To the Editor:
Respect for your recent open invitation to address the socio-politics of the scene(s) at Jazz Right Now.
In that invitation, you mention the recent “Robert Glasper controversy.”
To (briefly) review: the pianist Glasper is a black man who said something misogynist and sexist in a recent interview. The interview was with the pianist Ethan Iverson, a white man who played along with and published Glasper’s statement. When called on it, Iverson defended himself with what was for many a mealy-mouthed insistence that he is a feminist and a liberal (rendering, for me, the former meaningless while underscoring the insidiousness of the latter). Iverson was then exposed by a male peer to have published exactly zero interviews with women. Among several attempts at explaining & exonerating himself, including a link to an essay written in his defense by his wife, Iverson offers a list of his feminist credentials. And he points at Donald Trump. A lot. And “the left.” It’s weird.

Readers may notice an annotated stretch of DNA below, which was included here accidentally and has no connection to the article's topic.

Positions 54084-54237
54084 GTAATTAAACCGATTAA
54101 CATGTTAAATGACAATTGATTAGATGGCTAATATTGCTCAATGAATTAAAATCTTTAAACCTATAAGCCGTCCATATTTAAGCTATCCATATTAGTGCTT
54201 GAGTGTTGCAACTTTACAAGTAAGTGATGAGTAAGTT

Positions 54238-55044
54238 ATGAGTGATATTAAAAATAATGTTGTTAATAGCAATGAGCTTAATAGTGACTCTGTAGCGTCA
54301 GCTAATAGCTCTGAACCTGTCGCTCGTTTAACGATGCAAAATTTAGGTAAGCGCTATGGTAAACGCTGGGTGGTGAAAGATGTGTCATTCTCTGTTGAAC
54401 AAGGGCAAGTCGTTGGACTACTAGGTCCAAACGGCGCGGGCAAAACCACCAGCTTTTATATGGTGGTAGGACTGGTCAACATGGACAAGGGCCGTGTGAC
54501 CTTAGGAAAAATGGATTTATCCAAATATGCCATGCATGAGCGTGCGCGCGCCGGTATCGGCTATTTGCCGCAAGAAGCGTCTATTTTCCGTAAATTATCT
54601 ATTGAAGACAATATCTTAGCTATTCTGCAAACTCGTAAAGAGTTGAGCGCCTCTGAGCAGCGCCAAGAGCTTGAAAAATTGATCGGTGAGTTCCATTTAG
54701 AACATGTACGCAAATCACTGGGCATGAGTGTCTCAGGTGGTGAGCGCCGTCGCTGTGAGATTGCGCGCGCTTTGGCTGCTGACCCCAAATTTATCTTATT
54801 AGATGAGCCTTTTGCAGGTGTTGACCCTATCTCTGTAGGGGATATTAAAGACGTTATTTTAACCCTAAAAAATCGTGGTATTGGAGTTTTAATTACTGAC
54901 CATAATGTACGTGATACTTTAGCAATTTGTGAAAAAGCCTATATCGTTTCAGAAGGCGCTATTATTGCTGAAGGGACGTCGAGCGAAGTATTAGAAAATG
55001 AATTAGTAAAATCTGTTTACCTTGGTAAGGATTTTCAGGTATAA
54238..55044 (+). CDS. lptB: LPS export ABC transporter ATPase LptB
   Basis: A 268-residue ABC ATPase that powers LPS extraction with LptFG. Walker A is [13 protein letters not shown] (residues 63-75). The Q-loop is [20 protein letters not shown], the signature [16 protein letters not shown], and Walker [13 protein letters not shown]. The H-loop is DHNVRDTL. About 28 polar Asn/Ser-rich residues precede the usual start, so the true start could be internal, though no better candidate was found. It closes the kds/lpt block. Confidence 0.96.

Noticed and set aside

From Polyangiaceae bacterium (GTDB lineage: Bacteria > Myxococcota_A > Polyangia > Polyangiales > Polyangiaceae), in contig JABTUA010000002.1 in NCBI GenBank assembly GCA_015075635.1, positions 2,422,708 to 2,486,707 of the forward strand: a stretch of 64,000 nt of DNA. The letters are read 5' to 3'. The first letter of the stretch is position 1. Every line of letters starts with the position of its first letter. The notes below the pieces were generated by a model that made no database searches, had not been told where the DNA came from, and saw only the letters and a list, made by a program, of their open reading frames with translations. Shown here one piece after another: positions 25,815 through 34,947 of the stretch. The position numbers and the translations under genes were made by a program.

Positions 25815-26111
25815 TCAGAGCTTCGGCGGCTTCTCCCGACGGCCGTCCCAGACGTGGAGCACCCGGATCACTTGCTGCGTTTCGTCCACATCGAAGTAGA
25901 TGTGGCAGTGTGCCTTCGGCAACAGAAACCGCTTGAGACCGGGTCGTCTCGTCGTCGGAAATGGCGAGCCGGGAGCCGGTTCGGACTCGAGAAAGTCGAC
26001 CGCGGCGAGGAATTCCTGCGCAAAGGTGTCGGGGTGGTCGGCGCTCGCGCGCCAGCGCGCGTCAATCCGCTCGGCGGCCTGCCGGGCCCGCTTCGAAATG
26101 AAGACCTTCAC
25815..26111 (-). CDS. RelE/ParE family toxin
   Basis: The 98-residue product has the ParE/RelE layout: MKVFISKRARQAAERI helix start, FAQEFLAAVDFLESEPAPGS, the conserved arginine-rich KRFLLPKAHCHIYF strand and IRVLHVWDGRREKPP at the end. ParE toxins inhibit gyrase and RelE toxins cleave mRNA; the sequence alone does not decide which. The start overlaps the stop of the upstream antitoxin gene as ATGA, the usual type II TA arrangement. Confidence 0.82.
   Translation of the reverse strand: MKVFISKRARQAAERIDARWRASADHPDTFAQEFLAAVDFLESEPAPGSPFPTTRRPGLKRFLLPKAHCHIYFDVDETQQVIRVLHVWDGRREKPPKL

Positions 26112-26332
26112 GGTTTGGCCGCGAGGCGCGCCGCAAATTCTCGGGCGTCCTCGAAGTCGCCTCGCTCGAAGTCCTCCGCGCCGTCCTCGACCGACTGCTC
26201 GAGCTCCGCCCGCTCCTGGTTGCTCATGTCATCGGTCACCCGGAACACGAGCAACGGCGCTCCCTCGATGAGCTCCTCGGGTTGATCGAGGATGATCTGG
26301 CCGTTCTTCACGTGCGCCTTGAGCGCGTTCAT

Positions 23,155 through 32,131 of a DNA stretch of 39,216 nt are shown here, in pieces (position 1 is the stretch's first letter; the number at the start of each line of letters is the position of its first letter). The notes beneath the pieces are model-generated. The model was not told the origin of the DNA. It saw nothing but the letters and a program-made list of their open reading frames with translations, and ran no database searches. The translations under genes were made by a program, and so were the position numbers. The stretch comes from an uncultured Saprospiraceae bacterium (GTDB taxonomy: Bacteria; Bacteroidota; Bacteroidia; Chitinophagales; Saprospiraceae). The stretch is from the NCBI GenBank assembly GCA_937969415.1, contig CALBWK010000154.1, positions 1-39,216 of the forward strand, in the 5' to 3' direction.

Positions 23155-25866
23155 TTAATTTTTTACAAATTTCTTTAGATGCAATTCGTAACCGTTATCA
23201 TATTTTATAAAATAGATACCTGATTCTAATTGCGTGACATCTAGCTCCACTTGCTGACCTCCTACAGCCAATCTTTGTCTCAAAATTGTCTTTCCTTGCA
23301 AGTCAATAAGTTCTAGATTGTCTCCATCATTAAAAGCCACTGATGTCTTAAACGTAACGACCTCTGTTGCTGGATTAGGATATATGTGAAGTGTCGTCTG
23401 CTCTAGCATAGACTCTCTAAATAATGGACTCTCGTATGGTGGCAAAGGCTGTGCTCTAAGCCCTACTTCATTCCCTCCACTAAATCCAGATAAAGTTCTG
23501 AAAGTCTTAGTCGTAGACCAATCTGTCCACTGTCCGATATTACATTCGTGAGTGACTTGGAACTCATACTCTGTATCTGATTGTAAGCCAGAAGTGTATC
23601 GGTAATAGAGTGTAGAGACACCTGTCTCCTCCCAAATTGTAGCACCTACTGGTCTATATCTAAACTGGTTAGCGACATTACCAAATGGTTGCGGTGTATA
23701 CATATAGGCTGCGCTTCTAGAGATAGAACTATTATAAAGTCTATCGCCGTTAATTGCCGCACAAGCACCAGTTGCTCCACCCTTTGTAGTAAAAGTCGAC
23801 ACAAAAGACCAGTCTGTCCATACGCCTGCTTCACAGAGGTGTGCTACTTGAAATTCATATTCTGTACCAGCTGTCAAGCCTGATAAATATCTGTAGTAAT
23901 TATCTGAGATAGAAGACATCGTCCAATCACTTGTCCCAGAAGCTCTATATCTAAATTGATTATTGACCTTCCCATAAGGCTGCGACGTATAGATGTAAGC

At any rate: this should not be called the Robert Glasper controversy. Glasper said an awful thing; Iverson demonstrated & defended structural inequality. When we call this the Glasper controversy, we cast the black man who said something wrong as the ultimate problem. In fact, it is Iverson who operated at the structural level & it is he who should be held to ultimate account. Without overlooking Glasper’s problematic remarks – an actually feminist interviewer would have interrogated the remarks right there – and without overlooking the steps Iverson may be taking toward accountability, we can safely call this the Iverson Controversy and not continue to cast black men in the role of sole wrong-doer while white men get to inhabit the role of well-intentioned makers of honest mistakes.